September 27, 2014 weblog
Quad Theatre: Cirque du Soleil's flying lampshades (w/ Video)
Dance of the Quadcopters? Cirque du Soleil, ETH Zurich, and Verity Studios have partnered to develop a film that shows 10 quadcopters in performance. What would one expect with the name-brand Cirque du Soleil. Humans and drones move in sync. ETH Zurich comes into the mix with precise computer control for the performance of human and machine movements. The technology team would be tasked with achieving seamless coordination of multiple vehicles, designing suitable trajectories and high-reliability infrastructure to pull off a successful film shoot.
Called SPARKED, this performance was fundamentally an exploration to see how state of-the-art technology can be used in the realm of entertainment. The result was a human actor placed with quadcopters in a symbiotic, choreographed performance. In achieving the magical visual effects, no CGI or wires, slow-mo or fast-forwards were used, said the creators.
Raffaello D'Andrea, professor at ETH Zurich, said he and his team have been doing research with flying machines and using algorithms they developed in order to dynamically control the machines with precision. The ETH Zurich researchers have explored quad control and state estimation, trajectory generation, increased autonomy, adaptation and learning, high-precision flight maneuvers, aerial construction and cooperation among multiple vehicles.
At the start of this collaborative project, the creators thought about what types of interactions they would have. Imaginations ran a wide course for potential effects. Welby Altidor, Executive Creative Director of Creations, Cirque du Soleil, said it was fun to imagine and ask what else we could put on them? Is it possible to make them disappear? "We came up with all kinds of ideas. We even had flying heads." They talked about lights on the quadcopters and then "at some point, almost by accident," he said, some colleagues joked about lampshades, and that made him stop in his tracks. "I said, wait a minute, did you say lampshades?" The concept sparked a workshop of flying lampshades.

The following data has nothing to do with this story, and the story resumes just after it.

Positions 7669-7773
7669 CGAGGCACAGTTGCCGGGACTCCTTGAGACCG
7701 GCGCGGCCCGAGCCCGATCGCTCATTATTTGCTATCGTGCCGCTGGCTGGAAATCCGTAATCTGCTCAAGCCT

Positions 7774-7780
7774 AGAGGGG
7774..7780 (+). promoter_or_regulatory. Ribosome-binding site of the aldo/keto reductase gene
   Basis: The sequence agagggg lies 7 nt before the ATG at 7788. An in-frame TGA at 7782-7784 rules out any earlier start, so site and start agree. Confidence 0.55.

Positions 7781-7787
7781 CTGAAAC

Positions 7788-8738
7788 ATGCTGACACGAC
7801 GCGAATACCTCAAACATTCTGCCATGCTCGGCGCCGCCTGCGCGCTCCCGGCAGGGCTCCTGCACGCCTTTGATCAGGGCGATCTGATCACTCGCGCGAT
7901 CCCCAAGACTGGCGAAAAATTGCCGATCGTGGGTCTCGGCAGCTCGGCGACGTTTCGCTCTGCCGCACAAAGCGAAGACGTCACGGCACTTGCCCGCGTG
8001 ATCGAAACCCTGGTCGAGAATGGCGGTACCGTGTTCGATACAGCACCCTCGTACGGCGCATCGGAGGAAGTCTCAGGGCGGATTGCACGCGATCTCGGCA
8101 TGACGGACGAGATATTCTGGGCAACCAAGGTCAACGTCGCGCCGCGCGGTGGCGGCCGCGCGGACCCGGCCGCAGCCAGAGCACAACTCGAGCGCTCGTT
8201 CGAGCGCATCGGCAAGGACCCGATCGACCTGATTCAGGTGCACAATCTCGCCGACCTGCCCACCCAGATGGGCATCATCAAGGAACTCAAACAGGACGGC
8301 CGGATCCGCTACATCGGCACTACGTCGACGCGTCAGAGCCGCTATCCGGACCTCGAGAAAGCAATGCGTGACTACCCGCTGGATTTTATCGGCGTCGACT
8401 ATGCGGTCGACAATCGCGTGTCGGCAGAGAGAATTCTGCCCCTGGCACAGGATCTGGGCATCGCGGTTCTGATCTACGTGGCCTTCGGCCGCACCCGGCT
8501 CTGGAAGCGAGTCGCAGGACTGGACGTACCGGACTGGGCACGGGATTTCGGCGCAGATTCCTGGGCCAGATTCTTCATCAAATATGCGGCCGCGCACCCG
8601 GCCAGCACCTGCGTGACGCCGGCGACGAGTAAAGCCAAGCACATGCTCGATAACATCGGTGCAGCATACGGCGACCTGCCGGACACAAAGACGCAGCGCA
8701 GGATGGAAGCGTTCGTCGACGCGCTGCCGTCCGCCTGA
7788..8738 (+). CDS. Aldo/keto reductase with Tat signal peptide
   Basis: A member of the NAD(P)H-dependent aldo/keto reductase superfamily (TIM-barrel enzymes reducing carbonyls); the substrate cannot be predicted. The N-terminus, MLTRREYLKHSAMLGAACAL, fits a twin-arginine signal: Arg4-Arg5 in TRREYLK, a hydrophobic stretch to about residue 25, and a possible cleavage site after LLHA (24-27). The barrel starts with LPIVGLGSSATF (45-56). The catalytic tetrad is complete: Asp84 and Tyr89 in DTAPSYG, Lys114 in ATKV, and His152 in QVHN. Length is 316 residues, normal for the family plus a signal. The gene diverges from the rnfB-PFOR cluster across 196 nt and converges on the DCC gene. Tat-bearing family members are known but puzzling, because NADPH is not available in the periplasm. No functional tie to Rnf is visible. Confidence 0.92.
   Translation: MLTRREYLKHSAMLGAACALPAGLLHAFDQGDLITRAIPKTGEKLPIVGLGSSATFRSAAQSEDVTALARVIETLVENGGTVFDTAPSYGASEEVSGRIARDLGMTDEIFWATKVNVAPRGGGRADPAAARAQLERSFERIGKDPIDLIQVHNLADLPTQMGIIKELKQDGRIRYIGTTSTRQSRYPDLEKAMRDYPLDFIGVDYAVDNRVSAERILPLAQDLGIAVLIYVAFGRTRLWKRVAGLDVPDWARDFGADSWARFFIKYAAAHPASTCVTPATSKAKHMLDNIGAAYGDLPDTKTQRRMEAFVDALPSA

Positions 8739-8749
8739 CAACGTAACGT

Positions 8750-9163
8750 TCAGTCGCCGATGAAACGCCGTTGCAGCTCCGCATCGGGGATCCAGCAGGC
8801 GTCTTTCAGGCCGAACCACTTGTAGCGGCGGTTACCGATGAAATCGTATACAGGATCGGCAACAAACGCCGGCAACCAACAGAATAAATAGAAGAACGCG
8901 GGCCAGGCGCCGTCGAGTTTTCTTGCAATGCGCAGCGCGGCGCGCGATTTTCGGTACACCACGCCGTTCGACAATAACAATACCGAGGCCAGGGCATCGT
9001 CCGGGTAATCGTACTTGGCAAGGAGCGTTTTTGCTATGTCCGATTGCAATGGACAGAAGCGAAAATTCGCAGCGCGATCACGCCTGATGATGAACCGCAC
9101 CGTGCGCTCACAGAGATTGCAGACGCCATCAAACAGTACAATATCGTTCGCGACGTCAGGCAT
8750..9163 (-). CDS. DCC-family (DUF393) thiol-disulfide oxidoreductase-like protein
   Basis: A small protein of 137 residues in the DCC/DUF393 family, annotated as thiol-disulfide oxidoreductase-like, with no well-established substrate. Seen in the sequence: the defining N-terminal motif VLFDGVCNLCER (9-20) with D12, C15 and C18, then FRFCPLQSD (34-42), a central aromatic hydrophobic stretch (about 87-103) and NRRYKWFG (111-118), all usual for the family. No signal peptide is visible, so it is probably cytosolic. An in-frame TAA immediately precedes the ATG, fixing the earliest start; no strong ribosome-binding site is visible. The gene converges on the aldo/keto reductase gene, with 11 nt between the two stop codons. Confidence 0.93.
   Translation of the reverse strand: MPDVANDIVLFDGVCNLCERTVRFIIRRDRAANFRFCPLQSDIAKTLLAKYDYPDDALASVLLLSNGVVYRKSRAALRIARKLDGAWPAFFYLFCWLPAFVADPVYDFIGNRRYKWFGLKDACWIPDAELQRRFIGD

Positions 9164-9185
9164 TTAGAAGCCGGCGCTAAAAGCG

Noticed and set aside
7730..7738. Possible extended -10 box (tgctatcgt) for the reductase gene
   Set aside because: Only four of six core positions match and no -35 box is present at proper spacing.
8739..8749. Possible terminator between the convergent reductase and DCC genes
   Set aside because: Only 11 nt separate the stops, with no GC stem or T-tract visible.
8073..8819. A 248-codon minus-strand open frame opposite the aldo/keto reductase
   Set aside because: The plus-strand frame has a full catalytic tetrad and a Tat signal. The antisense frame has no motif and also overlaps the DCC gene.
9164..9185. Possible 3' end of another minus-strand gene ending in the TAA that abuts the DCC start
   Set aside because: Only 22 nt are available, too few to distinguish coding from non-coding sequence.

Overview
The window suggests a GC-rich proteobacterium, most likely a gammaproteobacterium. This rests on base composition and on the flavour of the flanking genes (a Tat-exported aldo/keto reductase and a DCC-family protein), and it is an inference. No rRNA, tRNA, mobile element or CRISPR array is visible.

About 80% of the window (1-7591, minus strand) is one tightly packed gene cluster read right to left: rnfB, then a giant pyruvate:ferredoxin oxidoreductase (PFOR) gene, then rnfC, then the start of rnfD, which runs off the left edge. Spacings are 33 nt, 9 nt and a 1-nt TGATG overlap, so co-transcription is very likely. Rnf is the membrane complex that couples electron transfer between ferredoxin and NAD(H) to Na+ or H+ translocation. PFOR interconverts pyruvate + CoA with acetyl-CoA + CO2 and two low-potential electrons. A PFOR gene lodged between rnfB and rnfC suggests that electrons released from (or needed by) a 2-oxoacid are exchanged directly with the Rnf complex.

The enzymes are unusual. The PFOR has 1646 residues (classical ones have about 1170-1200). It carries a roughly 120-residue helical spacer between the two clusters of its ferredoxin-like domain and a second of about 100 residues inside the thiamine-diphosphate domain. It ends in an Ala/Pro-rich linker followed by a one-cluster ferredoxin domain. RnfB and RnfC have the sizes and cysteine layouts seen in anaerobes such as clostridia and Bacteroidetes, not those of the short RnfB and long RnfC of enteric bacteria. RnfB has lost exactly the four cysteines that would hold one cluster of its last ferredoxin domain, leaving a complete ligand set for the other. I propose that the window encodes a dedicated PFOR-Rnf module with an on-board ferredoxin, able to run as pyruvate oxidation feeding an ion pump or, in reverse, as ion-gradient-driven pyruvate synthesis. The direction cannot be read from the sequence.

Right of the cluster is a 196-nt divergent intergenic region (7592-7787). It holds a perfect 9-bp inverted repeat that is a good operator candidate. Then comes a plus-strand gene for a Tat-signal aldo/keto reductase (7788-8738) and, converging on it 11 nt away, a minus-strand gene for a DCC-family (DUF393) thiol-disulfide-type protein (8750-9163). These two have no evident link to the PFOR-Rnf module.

The film shoot took place in the Flying Machine Arena at ETH Zurich, a space for work in autonomous flight. Along with flying machines at this space, there is a high-precision motion capture system, wireless communication network and custom software at play for algorithms providing estimation and control. According to the arena website, "The motion capture system can locate multiple objects in the space at rates exceeding 200 frames per second. While this may seem extremely fast, the objects in the space can move at speeds in excess of 10 m/s, resulting in displacements of over 5 cm between successive snapshots. This information is fused with other data and models of the system dynamics to predict the state of the objects into the future."
The system uses the knowledge to determine what commands the vehicles should execute to achieve moves such as high-speed flips, balancing objects, or playing paddle-ball. Via wireless links, the system sends the commands to the vehicles, executing them with on-board computers and sensors such as rate gyros and accelerometers.
Prof. D'Andrea posed and answered the broader question: "Is there a future for this in performing arts? Absolutely. We're just getting started."
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